Sessione 10 Sottosessione 1

Regularization of Immigrants in Italy and the Effects on Fertility

(L. Pieroni, D. Lanari e L. Salmasi)

 Abstract

Migration restrictions often produce a pool of unauthorized immigrants. In Italy, an important legislation was approved in July 2002 (Law 189/2002, i.e., Bossi-Fini Law) at aiming to better manage migratory flows and to make more effective prevention of illegal immigration. However, since the share of illegal immigrants in 2002 reached $1/3$ of the total foreign population, this Law also included an amnesty. It allowed to irregular immigrants working in domestic service and as careers to be regularized, a situation extended two months later also to workers in industry.

As largely discussed in Salmasi and Pieroni (2015), a short-term effect of this law was that 705,000 irregular immigrants were made eligible for regularization and, of these, 650,000 were approved. These individuals were included in the official labor market, removing the increasing number of work-site roundups force businesses to fire suspected illegal immigrants on the pay roll which, in turn, increases the opportunity cost of a socio-economic integration and fostered fertility choices.

Our working hypothesis is that this Italian Law on immigration reduced immigrants’ socio-economic vulnerability and fostered fertility choices. Linked with the health outcomes of pregnant mothers, the regularization process was also assumed to promote better use of prenatal care services by immigrant mothers.

The contribution of this paper lies in the datasets and the opportunities it offers for econometric identification of immigration law effects. We use data from the Birth Sample Surveys (BSS) conducted by ISTAT in 2002 and 2005, concerning interviews with 100,000 mothers between July 2000 and June 2001 in the first survey (wave1) and in 2003, in the second survey (wave2). The years in which the surveys were conducted are precisely those before and after the immigration law came into force and, thanks to this feature, we can adopt a quasi-experimental approach to estimate the effect of regularization on the fertility rate.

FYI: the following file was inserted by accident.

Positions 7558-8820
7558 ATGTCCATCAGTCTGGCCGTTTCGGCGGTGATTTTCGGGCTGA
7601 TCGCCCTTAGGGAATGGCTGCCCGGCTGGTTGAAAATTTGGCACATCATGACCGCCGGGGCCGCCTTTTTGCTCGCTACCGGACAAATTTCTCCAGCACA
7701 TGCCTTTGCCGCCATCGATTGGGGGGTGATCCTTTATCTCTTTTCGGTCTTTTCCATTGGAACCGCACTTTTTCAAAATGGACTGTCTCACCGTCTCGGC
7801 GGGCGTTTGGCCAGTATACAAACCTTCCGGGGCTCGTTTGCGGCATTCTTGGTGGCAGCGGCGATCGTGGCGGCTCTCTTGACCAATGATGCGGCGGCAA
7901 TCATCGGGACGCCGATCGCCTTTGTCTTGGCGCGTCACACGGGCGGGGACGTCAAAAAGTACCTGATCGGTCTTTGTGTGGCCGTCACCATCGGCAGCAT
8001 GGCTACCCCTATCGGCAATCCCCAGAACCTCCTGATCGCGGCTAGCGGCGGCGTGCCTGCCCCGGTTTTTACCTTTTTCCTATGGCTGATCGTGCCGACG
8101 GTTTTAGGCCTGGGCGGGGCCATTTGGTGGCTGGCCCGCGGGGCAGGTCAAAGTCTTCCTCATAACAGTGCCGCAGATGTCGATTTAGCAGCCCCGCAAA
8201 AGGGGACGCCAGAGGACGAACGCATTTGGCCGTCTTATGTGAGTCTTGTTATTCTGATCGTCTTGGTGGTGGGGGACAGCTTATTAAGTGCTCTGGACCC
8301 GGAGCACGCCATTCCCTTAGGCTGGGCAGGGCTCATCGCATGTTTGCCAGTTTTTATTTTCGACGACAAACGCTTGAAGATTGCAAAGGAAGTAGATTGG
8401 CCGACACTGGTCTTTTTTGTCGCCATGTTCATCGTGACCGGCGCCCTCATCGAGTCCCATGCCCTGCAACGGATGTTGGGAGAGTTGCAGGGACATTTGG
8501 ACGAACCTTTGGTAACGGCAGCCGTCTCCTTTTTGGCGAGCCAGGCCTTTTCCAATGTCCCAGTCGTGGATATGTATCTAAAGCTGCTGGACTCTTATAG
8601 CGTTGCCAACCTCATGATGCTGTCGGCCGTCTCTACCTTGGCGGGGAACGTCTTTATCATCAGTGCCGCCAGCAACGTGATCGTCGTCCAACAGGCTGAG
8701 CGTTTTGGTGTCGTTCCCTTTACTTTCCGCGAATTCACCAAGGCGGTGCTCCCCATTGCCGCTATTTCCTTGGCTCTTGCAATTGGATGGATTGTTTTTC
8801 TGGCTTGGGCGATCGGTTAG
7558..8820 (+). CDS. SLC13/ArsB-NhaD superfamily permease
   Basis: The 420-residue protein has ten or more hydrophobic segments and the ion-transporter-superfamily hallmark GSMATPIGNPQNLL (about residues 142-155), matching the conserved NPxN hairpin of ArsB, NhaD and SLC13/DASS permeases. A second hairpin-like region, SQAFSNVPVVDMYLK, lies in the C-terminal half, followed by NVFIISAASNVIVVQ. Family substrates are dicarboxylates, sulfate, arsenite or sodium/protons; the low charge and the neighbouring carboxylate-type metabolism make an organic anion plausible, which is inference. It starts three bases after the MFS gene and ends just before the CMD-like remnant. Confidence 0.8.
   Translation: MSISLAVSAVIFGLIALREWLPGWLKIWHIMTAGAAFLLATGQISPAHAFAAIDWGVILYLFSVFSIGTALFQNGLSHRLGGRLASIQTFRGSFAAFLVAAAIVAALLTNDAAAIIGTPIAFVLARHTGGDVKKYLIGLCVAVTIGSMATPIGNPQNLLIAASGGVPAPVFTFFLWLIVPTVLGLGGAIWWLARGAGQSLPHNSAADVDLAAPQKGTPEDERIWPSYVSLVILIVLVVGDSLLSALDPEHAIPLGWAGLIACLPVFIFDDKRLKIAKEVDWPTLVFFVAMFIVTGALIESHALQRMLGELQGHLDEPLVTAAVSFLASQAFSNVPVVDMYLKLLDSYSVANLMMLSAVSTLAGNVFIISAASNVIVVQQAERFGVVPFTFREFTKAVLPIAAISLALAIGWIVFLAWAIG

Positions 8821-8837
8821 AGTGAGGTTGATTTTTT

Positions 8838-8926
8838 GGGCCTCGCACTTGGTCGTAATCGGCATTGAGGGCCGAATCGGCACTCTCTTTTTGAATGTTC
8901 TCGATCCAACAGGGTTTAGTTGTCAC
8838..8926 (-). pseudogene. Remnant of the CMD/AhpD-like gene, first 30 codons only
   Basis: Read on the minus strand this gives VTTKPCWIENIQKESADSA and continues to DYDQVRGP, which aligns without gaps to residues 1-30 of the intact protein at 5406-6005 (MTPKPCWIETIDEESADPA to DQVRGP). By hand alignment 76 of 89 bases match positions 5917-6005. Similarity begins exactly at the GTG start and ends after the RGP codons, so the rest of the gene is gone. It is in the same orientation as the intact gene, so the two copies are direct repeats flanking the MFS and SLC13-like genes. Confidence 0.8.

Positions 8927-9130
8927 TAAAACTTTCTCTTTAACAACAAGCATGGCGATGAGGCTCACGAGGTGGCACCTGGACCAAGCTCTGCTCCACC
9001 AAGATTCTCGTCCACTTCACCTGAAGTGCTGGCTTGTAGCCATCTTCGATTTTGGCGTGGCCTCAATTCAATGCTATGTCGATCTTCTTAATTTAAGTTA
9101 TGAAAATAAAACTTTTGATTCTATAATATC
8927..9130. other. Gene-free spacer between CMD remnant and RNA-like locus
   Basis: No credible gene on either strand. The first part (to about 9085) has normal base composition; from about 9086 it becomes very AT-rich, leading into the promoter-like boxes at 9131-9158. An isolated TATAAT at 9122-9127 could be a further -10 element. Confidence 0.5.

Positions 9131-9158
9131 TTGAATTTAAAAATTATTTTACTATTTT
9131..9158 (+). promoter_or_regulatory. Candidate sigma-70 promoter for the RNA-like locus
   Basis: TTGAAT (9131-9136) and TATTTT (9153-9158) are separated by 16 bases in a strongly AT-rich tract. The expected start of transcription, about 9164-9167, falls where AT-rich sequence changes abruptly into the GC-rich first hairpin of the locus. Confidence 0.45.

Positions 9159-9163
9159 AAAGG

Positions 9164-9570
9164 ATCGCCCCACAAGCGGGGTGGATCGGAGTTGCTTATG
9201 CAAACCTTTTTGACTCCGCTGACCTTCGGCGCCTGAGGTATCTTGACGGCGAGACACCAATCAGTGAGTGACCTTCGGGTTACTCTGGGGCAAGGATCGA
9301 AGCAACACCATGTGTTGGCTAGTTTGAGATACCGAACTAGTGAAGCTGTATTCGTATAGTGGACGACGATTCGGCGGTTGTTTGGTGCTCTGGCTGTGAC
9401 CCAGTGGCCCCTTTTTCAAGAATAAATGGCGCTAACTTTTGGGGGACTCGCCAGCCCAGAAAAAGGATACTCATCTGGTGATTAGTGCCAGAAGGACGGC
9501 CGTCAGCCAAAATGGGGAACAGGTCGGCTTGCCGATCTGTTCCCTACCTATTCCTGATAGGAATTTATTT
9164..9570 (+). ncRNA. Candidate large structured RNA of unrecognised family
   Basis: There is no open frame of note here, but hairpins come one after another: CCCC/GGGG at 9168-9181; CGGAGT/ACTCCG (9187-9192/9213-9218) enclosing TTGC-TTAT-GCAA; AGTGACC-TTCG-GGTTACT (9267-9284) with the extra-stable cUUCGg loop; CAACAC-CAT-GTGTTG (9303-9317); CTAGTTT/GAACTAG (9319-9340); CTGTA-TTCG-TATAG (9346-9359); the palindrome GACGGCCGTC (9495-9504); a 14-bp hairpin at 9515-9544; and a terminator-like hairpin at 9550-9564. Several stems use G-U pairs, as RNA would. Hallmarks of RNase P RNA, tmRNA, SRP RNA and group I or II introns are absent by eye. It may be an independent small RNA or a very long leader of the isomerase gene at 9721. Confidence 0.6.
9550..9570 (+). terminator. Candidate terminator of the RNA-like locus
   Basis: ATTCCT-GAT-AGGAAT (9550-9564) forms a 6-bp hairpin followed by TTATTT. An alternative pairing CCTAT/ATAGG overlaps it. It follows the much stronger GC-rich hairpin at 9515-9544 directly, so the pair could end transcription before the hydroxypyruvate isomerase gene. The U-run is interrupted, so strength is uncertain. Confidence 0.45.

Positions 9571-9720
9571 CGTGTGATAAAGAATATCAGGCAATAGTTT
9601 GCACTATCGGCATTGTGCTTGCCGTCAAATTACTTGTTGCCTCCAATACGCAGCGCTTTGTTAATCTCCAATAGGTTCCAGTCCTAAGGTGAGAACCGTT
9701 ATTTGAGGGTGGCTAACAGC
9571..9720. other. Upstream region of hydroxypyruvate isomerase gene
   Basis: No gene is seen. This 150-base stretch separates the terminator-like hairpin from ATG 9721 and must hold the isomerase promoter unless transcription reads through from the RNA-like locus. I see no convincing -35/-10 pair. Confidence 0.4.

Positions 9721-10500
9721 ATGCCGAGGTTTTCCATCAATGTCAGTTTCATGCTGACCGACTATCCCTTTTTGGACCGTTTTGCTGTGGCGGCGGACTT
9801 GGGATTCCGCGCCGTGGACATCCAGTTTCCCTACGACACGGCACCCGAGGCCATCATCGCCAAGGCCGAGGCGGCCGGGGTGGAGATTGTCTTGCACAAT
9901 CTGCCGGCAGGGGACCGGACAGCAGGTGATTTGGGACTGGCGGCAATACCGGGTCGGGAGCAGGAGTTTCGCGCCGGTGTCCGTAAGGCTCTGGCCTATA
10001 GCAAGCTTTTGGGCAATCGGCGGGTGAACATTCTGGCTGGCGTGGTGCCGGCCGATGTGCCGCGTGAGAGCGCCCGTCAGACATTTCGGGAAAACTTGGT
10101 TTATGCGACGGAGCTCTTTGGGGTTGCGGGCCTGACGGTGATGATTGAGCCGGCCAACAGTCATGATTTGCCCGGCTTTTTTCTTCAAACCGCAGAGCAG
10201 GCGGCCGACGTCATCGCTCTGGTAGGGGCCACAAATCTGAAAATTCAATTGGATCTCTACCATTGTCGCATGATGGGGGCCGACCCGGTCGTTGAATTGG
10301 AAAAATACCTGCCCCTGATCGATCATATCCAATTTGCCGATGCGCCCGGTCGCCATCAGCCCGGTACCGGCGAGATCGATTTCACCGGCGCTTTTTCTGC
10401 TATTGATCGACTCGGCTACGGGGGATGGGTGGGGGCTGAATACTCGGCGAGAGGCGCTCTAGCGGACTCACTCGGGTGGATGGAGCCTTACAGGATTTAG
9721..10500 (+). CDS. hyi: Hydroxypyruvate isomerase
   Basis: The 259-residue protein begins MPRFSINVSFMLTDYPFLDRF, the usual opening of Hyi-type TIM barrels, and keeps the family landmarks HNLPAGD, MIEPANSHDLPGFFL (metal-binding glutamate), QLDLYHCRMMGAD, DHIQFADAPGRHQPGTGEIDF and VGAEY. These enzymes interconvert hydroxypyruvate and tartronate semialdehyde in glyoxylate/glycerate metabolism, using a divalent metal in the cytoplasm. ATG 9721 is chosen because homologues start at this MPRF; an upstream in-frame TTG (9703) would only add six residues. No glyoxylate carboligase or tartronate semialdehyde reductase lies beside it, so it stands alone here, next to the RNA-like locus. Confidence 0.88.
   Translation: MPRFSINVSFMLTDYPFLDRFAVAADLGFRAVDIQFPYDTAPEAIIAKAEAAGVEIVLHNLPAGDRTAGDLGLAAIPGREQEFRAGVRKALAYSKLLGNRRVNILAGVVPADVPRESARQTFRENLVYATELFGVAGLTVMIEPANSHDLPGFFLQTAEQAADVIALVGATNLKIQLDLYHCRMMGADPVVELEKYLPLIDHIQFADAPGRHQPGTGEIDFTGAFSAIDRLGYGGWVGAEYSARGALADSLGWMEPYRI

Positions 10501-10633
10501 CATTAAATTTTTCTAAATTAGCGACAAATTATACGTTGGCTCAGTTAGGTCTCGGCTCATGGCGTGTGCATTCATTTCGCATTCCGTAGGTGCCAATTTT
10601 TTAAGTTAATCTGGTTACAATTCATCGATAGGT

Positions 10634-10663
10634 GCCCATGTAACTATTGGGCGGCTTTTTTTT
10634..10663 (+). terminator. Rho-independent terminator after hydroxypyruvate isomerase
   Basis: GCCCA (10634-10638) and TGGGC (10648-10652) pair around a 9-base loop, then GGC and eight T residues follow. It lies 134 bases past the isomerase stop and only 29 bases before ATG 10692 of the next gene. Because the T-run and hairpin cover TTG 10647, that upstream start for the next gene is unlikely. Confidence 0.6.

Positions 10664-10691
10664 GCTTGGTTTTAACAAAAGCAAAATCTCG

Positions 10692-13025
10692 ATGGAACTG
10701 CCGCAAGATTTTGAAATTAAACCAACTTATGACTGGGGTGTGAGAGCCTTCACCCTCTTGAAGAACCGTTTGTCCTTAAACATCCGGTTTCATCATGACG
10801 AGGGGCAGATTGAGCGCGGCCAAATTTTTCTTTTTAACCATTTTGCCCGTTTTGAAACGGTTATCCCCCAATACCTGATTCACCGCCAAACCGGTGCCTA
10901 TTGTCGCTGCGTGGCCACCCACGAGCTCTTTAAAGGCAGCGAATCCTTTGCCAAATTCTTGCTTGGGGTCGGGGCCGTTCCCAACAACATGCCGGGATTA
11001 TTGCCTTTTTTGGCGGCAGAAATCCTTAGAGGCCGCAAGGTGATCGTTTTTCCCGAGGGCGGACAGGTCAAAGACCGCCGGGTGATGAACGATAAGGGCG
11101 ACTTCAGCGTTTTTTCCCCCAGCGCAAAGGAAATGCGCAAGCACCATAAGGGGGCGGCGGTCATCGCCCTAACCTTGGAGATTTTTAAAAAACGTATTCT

Although we cannot distinguish between eligible and non-eligible immigrants, we propose a robustness analysis to test whether the estimated effect varies when we consider various groups of babies born to mothers with different employment status. As Art. 33 of Law 189/2002 covers regularization linked with employment status and duration, we suspect that estimates may differ significantly, according to the heterogeneous employment status of mothers.

Thus, we estimated the effect of regularization on the probability of a new baby in the complete sample and in subgroups of newborns in which mothers had a job. Our results are in line with the expectation that leaving the status of illegal migrant had significant increases in the fertility rate, when the mother was employed (+5 percentage points). In contrast, this result became not significant when we estimated the effects in the complete sample of mothers irrespective whether the control group was Italian mothers or mothers with acquired Italian nationality.